David Bourget (Western Ontario)
David Chalmers (ANU, NYU)
Rafael De Clercq
Ezio Di Nucci
Jonathan Jenkins Ichikawa
Jack Alan Reynolds
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American Catholic Philosophical Quarterly 78 (4):573-580 (2004)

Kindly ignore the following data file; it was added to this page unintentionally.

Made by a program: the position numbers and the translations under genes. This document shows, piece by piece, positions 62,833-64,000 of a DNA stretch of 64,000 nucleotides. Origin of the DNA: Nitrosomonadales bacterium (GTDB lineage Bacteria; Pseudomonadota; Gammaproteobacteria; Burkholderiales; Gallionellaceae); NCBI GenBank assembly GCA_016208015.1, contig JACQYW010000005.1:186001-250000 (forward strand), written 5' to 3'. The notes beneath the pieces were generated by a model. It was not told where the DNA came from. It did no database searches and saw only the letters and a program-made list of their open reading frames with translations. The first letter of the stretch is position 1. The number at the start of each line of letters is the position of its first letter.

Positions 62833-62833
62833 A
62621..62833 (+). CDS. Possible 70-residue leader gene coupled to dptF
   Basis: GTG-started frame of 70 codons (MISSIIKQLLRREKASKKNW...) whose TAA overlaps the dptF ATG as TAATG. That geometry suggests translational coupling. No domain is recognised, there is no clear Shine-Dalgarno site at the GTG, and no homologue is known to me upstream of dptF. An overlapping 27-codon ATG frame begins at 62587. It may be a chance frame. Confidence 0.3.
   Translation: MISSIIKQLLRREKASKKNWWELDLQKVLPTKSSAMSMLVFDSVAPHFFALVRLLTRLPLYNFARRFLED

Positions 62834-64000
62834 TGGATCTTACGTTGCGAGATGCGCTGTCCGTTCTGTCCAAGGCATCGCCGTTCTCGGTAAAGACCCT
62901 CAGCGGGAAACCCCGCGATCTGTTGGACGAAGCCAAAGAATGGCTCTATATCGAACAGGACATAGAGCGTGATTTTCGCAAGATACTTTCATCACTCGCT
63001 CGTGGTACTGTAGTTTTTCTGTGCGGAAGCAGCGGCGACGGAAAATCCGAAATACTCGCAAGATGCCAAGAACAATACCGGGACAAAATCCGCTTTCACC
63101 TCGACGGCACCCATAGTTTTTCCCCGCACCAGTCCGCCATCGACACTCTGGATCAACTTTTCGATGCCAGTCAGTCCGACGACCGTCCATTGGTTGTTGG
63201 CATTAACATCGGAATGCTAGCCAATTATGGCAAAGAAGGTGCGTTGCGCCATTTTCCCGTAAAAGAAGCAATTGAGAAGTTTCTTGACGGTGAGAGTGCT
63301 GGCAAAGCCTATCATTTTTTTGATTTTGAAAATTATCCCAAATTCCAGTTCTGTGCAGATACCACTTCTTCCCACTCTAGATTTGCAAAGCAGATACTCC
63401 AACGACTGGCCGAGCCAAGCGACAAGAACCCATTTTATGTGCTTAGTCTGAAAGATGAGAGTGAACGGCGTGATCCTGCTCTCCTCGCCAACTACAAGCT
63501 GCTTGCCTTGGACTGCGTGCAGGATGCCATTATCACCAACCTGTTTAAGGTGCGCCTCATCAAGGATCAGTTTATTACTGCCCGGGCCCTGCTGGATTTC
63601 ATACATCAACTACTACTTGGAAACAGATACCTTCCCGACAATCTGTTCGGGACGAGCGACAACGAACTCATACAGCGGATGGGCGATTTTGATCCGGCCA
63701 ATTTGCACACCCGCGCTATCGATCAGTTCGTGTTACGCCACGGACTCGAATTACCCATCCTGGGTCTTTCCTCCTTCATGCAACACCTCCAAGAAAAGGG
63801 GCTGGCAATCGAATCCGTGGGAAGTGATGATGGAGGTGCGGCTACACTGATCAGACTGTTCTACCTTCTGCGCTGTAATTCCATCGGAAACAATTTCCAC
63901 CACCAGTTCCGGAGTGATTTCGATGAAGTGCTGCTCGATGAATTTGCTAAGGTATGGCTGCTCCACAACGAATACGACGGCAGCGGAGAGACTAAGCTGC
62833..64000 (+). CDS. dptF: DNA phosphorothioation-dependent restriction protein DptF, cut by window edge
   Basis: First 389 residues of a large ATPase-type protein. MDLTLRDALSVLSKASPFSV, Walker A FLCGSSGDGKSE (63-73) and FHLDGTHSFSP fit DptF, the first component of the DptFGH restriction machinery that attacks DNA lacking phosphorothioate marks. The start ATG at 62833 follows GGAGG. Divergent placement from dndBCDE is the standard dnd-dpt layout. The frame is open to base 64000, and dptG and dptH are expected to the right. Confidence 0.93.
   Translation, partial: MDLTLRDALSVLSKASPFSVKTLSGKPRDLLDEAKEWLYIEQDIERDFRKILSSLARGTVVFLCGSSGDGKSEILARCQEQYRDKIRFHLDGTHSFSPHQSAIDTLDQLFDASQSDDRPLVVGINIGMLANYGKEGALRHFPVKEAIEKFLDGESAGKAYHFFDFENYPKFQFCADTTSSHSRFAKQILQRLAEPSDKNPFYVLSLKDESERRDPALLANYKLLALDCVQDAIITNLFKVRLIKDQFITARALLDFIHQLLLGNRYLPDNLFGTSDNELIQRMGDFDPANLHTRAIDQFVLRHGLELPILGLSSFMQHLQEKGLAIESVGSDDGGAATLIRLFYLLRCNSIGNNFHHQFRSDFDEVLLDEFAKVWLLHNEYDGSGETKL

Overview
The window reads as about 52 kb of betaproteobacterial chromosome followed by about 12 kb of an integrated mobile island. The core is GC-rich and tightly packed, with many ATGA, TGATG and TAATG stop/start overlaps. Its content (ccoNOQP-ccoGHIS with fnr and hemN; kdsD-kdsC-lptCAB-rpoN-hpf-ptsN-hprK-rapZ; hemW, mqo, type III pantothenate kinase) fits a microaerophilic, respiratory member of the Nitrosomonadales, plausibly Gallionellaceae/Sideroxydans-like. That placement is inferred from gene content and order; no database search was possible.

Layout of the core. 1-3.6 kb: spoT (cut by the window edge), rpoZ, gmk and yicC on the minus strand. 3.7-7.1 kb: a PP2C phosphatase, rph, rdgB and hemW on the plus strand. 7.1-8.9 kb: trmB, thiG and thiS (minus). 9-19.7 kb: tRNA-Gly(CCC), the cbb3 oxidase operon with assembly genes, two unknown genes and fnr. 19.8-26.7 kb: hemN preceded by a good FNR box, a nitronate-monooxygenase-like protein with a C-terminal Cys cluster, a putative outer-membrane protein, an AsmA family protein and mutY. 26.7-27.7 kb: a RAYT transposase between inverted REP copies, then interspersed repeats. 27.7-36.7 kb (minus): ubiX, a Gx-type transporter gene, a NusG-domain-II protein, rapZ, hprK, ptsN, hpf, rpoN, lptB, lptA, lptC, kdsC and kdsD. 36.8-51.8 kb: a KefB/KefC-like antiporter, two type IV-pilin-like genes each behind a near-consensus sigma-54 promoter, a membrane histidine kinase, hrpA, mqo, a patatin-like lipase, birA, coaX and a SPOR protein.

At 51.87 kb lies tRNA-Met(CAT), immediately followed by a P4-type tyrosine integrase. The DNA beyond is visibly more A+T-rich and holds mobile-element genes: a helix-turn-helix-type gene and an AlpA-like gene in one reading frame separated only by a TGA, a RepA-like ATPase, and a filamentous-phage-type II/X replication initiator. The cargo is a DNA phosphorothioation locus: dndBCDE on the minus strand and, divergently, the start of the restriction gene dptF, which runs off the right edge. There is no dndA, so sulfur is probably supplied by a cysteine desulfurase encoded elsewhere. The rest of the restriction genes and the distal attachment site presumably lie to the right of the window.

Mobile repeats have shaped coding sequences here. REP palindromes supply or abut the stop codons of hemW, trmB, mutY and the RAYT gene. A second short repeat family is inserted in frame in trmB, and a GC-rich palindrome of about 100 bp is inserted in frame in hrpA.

The argument according to which there can be no demonstration that divine creative causality precludes human freedom unfolds in the context of St. Thomas’s understanding of choice and of the relation of God to the world. The gist of the argument is that any demonstration of the nature or characteristics of some effect from the cause of that effect supposes some knowledge of the nature ofthe cause. To the contrary, we know nothing of the nature of the divine causality, which is one with the divine being, and therefore etc. Before the argument, there is a word on God and second causes; on necessity and contingence; on transcendent causality; and on why it seems that creation precludes human freedom
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